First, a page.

Musharraf's allies were routed in the February 18 vote, and he is faced with the prospect of inviting the victors to form a government that could drive him from power.
"President Pervez Musharraf has convened the national and provincial assemblies on Monday, March 17," Pakistan Television reported.
The Pakistan People's Party (PPP) of assassinated opposition leader Benazir Bhutto won the most seats, followed by the party of Nawaz Sharif, the prime minister Musharraf deposed in 1999 when he came to power as a general following a military coup.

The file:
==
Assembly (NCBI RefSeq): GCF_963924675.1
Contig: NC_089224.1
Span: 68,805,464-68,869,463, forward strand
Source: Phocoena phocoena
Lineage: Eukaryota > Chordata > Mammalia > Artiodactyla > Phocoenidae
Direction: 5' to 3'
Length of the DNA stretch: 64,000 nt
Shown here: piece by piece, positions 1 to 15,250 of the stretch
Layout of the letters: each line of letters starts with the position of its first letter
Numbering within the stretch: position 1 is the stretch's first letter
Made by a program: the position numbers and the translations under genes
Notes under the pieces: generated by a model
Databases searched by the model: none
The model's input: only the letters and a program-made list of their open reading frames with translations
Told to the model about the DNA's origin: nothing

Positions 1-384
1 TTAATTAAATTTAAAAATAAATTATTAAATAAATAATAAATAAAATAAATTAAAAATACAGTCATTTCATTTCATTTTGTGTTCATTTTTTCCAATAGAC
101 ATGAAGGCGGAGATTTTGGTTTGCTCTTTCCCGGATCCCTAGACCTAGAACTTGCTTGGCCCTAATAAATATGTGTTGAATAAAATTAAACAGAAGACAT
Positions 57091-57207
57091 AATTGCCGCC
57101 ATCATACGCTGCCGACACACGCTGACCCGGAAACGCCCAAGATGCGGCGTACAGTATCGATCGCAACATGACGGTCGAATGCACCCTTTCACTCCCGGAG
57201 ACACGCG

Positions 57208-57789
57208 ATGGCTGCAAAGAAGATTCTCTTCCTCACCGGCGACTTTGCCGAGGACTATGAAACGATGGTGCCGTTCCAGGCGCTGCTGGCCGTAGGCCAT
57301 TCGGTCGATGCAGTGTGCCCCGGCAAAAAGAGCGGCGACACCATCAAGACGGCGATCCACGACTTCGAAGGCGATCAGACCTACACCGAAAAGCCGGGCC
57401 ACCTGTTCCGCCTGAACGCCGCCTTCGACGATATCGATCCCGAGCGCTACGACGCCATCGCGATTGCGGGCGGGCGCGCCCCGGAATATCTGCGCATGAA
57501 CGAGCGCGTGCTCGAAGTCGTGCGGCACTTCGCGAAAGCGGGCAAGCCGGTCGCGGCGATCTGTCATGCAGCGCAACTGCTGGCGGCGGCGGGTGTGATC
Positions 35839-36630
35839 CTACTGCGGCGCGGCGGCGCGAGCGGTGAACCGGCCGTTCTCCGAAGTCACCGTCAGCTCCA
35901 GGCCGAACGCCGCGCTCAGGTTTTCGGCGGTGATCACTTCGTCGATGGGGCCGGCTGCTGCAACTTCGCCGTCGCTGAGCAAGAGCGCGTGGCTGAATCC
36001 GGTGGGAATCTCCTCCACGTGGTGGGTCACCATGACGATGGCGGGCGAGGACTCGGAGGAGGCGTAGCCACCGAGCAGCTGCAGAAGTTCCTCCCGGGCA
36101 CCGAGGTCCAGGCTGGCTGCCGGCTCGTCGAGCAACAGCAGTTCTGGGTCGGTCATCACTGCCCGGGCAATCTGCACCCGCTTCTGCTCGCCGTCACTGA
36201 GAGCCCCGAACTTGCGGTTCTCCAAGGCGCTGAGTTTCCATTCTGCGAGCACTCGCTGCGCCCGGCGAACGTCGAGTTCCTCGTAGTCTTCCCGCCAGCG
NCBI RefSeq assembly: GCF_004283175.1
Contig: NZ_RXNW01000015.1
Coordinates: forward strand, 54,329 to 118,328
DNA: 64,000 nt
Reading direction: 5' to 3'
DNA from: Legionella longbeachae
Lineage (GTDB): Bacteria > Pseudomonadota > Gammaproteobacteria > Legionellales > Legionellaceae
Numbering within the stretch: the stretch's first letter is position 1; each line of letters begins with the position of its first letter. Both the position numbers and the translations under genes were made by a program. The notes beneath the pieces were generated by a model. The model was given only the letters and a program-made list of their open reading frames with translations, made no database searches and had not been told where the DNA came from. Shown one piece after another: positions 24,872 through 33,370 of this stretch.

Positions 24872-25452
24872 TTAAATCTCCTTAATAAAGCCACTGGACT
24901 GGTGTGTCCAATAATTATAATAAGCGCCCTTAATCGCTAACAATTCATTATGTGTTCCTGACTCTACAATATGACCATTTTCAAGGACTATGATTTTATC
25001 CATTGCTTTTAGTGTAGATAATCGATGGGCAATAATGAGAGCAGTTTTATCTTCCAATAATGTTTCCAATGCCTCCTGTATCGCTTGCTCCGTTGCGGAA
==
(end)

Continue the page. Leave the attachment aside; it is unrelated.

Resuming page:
Both parties on Sunday signed a pact to form a coalition and, in a major challenge to the isolated president, they vowed to restore the judges he had sacked after imposing a six-week emergency rule in early November.
Party officials have said that Asif Ali Zardari, Bhutto's widower and her political successor, would announce the name of the PPP's candidate for the prime minister's slot after Musharraf called the session.
Zardari's deputy, Makhdoom Amin Fahim, had widely been expected to get the job, but his chances faded after Sharif's party objected to his contacts with Musharraf.
Ahmed Mukhtar, an industrialist and former commerce minister, has emerged as a strong contender, but many members-elect of the PPP are urging Zardari to take the premiership after contesting a by-election.
At present, Zardari is ineligible because he does not have a seat in the National Assembly. (Reuters)
Musharraf asks hostile Pakistan assembly to convene